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The ugliness of Paris


Post from Sid Sachs


[Ed. –Sid is responding to my post of Nov. 4 on George Segal.]

OK Roberta, Tell me how in the world plaster is ugly? It just is. You may think the sculptures are ugly. You may not like how the work surface is built up or the environments composed. But ugly?

Are walls ugly because they are made of plaster? Is paper ugly? You then complain about the lack of color. That is not what Segal was about. Does bronze have a color? The white is the intrinsic color of Segal’s signature material and when he used color it often didn’t work well and seemed arbitrary.


Then you complain about his “lack of humor(!!!)” sic. I hope that was a joke.

You don’t go to Segal for humor — it isn’t there. Does everything have to be light, colorful, humorous?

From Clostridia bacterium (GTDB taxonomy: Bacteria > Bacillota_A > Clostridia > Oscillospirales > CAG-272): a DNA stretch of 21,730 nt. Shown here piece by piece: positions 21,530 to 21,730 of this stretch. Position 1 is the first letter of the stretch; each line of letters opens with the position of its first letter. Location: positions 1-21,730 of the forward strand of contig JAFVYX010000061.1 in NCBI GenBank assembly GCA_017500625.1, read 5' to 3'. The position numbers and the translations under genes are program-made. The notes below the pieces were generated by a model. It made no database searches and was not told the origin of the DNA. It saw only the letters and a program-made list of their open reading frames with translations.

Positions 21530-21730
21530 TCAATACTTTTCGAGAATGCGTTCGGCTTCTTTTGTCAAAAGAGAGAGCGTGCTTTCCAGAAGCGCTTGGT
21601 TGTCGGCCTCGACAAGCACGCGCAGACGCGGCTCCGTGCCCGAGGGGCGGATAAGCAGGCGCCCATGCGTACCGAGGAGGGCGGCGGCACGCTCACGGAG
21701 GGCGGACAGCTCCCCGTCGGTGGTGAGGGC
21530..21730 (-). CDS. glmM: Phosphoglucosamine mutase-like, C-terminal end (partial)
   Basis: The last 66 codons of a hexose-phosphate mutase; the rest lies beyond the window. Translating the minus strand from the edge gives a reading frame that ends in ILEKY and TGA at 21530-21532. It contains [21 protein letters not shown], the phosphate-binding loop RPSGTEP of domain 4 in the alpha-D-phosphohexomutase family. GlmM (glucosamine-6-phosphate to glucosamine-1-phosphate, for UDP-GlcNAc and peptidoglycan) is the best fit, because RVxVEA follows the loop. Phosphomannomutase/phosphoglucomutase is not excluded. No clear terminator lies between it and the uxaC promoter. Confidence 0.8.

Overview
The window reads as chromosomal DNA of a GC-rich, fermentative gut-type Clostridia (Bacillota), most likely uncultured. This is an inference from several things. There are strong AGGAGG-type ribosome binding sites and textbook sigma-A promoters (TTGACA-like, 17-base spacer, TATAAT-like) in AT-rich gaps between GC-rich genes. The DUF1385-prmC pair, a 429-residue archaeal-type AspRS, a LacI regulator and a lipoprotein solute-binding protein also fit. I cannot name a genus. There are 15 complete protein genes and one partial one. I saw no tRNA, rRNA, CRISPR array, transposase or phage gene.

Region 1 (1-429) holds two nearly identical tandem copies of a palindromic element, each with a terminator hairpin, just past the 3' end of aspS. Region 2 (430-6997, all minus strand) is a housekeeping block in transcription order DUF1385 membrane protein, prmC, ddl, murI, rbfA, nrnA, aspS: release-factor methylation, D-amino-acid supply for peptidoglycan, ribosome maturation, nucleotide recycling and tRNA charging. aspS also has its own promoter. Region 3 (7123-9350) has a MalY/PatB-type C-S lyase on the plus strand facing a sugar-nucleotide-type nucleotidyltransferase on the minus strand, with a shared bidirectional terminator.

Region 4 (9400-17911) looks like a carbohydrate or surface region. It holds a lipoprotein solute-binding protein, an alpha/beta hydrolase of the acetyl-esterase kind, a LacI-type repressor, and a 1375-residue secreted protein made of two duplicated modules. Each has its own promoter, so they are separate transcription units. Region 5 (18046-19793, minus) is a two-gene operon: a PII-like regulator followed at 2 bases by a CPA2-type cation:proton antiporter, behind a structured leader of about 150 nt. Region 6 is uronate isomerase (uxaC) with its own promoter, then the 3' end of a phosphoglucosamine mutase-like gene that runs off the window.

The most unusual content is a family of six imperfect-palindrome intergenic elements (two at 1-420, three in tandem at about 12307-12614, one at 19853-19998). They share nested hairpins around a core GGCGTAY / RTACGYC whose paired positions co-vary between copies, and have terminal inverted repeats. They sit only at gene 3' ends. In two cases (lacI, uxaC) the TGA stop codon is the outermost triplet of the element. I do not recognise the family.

Would you go to Gorky for a laugh? Cornell? Kline? Rothko? Dostoevski? Hopper? And Hopper is the artist that most connects to Segal. (image above is Hopper’s “Western Motel,” image left is Segal’s “The Diner” (1964-66)) And the fact that Segal used plaster most of his career is just a fact.

If (Eva) Hesse had lived she probably would be using fiberglass, latex, and rope. Plaster was Segal’s signature as much as welded steel was Smith’s. Have you asked Sarah McEneaney to stop using tempera?

You are applying value judgments without deep criteria. takedadrw2

And previously on November 1 you write [Ed.–actually it was Libby who wrote] of Clint Takeda “a poignant earnestness to a lot of these images…Takeda’s sculptures…have human boy souls peering out from their deformities”. I like Takeda’s work but it is “ugly” and that is positive here. (bottom image is a Takeda ink on paper drawing)

So when is the abject, ugly, deformed, gross, colorless, good? And when is it “plug-ugliness” (your words). –Sid